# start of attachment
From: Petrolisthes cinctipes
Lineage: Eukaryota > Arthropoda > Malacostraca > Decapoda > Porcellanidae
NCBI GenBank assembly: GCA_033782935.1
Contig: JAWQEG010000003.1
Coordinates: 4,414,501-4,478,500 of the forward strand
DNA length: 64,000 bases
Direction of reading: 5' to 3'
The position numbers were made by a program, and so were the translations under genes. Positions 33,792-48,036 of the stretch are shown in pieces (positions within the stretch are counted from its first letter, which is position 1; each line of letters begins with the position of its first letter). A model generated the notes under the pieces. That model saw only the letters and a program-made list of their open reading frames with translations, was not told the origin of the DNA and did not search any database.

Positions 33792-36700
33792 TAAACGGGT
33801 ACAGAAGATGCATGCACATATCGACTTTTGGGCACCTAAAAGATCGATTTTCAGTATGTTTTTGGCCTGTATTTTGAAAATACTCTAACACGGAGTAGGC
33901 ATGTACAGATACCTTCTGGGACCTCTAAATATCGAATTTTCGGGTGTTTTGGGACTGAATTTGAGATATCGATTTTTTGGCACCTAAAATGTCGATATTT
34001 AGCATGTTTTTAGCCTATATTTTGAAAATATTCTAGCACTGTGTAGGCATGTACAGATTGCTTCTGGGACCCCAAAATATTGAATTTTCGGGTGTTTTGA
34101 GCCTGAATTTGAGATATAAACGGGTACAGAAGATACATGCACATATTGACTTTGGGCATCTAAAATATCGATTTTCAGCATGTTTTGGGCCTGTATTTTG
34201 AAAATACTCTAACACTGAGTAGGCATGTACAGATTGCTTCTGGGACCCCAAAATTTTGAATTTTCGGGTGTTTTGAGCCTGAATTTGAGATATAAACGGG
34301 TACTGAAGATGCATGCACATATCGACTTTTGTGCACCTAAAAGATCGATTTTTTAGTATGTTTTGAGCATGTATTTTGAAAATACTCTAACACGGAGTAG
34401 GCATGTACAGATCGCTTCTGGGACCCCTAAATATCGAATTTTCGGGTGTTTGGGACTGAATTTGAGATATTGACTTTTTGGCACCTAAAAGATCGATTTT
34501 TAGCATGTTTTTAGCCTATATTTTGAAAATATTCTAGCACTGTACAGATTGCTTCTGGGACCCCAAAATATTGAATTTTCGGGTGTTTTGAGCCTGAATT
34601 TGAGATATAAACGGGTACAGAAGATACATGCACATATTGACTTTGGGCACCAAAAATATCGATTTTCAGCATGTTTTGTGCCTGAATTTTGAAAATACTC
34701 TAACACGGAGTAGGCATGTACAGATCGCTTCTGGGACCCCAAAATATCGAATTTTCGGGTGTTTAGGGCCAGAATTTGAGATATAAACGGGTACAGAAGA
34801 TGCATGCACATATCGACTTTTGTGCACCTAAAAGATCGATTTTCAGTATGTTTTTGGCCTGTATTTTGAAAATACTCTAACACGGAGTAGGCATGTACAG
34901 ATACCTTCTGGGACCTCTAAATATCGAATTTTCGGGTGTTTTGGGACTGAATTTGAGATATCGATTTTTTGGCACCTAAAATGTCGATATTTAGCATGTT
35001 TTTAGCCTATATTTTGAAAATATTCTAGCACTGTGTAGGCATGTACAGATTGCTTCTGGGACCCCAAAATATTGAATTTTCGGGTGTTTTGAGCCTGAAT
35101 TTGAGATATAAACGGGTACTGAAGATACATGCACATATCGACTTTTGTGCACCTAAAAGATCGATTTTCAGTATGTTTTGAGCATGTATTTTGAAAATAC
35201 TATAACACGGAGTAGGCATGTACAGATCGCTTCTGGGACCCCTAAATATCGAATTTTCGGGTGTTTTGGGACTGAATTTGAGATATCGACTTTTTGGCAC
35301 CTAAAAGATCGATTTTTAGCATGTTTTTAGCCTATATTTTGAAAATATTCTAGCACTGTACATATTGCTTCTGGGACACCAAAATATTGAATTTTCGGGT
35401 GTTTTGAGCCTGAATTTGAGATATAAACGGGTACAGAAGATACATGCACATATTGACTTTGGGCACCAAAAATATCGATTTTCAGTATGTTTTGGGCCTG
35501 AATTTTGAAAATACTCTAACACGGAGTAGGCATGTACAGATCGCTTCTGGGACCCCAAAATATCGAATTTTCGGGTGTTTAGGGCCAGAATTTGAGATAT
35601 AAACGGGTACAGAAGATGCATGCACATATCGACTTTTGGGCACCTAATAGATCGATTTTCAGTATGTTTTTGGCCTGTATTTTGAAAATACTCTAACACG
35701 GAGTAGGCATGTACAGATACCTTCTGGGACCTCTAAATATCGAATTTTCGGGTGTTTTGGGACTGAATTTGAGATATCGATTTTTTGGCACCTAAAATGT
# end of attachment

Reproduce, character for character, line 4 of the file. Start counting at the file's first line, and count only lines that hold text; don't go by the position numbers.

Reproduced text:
Contig: JAWQEG010000003.1